The objective of this study was to document the results of the RVL's nasopharyngeal specimen (NPS) testing in the fall of 2015 and compare it with results from the fall of 2014.

Methods

The RVL's respiratory panel contains a PCR target highly conserved among rhinoviruses and enteroviruses. This test is very sensitive for the detection of rhinovirus/enterovirus but definite pathogen identification requires a second test specific to enteroviruses. It was discovered in 2014 that the enterovirus-specific assay previously used at the RVL lacked the sensitivity of the rhinovirus/enterovirus assay and did not identify EV-D68 reliably. A highly sensitive, laboratory-developed real-time PCR assay for a unique sequence within the VP1 gene of EV-D68 was developed.

Flocked NPS samples collected as part of routine care and transported in viral transport medium were extracted using the easyMag® platform (bioMérieux®, Marcy L'Etoile, France), and tested by two multiplex PCRs (one targeting influenza A and B, respiratory syncytial virus and rhinovirus/enterovirus and the other targeting parainfluenza types 1-3, metapneumovirus and adenovirus). All NPS testing results for the Region are entered weekly into a database containing date, age and clinical centre. Specific testing for EV-D68 was done with all NPS which tested positive for rhinovirus/enterovirus, received between August 1 and October 31 in both 2014 and 2015. Comparison between the proportion of all NPS samples positive for rhino/enterovirus in 2014 and 2015 was done using STATA version 11.2 (College Station, Texas).

Results

From August 1 to October 31, 2014, 38% of NPS samples (566/1,497) were rhinovirus/enterovirus positive, of which 31% (177/566) were confirmed to be EV-D68. The first EV-D68 positives were found in week 32 (August 1-9). The peak occurred in week 38 (September 15-21) and the last cases were detected in week 43 (October 20-26), with no cases detected in weeks 44 and 45 (Figure 1Footnote 13. In 2015, again from August 1 to October 31, 29% of NPS samples (472/1,630) were rhinovirus/enterovirus positive, of which zero were confirmed to be EV-D68. The overall proportion of rhinovirus/enterovirus positives in 2015 was 9% less than in 2014 (95%CI 5.6-12% less, p<0.001). The timing of the peak of rhino/enterovirus activity in 2015 was in weeks 39 and 40, compared with week 38 in 2014. This may be due to the fact that schools started one week later in 2015 (Figure 1).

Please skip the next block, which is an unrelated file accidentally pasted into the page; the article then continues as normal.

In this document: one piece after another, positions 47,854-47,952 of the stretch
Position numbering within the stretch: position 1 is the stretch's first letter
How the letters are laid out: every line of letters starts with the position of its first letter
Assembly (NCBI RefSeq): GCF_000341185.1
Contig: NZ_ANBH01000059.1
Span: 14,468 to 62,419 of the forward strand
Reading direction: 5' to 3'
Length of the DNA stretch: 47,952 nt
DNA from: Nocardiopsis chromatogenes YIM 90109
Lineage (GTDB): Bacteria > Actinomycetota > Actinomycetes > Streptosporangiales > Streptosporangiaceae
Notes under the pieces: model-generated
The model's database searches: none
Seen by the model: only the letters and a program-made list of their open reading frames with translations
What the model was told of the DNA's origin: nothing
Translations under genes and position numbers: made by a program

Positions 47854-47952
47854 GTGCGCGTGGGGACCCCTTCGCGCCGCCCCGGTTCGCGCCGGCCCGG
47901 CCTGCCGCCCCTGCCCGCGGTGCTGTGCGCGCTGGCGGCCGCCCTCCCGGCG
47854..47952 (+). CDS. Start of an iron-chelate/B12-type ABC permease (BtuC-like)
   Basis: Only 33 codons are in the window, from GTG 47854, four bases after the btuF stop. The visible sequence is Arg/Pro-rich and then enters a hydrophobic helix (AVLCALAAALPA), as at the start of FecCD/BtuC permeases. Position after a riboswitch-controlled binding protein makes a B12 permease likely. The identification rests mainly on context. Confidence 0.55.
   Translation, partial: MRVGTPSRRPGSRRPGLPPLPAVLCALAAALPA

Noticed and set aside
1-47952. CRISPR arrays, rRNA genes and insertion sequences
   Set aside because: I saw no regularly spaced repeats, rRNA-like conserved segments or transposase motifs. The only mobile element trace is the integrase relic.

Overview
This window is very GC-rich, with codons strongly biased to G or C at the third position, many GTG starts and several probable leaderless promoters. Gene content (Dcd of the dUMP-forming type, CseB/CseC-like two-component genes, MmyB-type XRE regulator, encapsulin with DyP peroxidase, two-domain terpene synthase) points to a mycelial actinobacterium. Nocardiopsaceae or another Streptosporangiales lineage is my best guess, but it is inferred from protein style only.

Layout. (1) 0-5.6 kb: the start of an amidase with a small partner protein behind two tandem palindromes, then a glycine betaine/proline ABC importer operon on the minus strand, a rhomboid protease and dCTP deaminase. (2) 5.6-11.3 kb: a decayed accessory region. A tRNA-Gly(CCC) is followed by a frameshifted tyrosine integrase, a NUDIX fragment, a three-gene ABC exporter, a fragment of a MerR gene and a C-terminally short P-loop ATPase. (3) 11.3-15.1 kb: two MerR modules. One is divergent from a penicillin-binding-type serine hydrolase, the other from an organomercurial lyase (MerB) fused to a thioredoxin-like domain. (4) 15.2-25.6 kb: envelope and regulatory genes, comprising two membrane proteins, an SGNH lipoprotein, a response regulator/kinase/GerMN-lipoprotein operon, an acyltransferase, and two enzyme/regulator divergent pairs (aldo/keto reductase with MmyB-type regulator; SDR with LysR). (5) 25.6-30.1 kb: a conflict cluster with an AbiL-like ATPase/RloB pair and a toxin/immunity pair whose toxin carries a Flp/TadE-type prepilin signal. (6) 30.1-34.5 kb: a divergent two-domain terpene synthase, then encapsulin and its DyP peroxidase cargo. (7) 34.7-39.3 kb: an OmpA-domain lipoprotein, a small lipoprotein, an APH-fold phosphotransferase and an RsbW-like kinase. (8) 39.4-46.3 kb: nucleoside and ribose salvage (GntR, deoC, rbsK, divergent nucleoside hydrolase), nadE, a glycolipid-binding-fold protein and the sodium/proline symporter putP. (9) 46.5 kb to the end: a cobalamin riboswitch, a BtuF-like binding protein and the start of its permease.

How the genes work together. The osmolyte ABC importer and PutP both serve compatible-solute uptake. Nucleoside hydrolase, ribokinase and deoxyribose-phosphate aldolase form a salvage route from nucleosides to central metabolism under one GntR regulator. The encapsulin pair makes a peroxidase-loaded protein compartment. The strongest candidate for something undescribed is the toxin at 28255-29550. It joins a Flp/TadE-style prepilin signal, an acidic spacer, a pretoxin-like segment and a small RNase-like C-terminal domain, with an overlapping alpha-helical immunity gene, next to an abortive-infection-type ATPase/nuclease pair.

Figure 1: Weekly incidence of nasopharyngeal swabs positive for rhinovirus/enterovirus, Hamilton Regional Virology Laboratory in 2014 and 2015

Figure 1: Weekly incidence of nasopharyngeal swabs positive for rhinovirus/enterovirus, Hamilton Regional Virology Laboratory in 2014 and 2015

Text description: Figure 1

Figure 1: Weekly incidence of nasopharyngeal swabs positive for rhinovirus/enterovirus, Hamilton Regional Virology Laboratory in 2014 and 2015

Week of sampling 2014 Enterovirus D68 2014 other rhino/enteroviruses 2015 other rhino/enteroviruses
31 - 2 12
32 3 8 5
33 4 15 10
34 1 17 14
35 6 9 16
36 12 11 18
37 33 31 42
38 47 58 64
39 28 48 68
40 19 60 69
41 14 43 61
42 6 32 58
43 4 44 36

Discussion

There has been no evidence of any significant or sustained EV-D68 transmission in the region in 2015, and the peak of rhinovirus/enterovirus season has passed. The timing of the EV-D68 peak in 2014 was consistent with typical rhinovirus/enterovirus circulation in the region; Canadian surveillance data have shown that hospitalizations for asthma exacerbations, primarily triggered by viral infections, peak 16.7 days (95%CI 15.8-17.5 days) after the first day of public school Footnote 19. There may have been much less circulating EV-D68 in 2015 simply because there were many fewer susceptible individuals than there were in 2014; alternatively, EV-D68 might have been associated with less severe disease in 2015, which would also lead to diminished recognition because of fewer presentations to medical professionals. Since the population served by the Regional Virology Laboratory is large, reflected in part by the fact that in 2014 there were almost as many EV-D68 positives in its catchment as in the entire province of BC, it may be that other Canadian regions will also experience diminished EV-D68 activity in 2015.

There have been no cases of acute flaccid paralysis or myelitis diagnosed in our region during the current enterovirus season and the lack of circulating EV-D68 leads the authors to be cautiously optimistic that an increased incidence of neurologic disease will not be observed this year. However, the possibility of a late spike in circulating rhino/enteroviruses cannot be ruled out and therefore regional surveillance will continue. EV-D68, for now, continues to be a public health issue of relevance, given its known ability to cause respiratory disease and possible association with severe neurologic sequelae in children.

Acknowledgement

Dr. Pernica is the recipient of a research Early Career Award from Hamilton Health Sciences.

Conflict of interest

None.

Funding

None.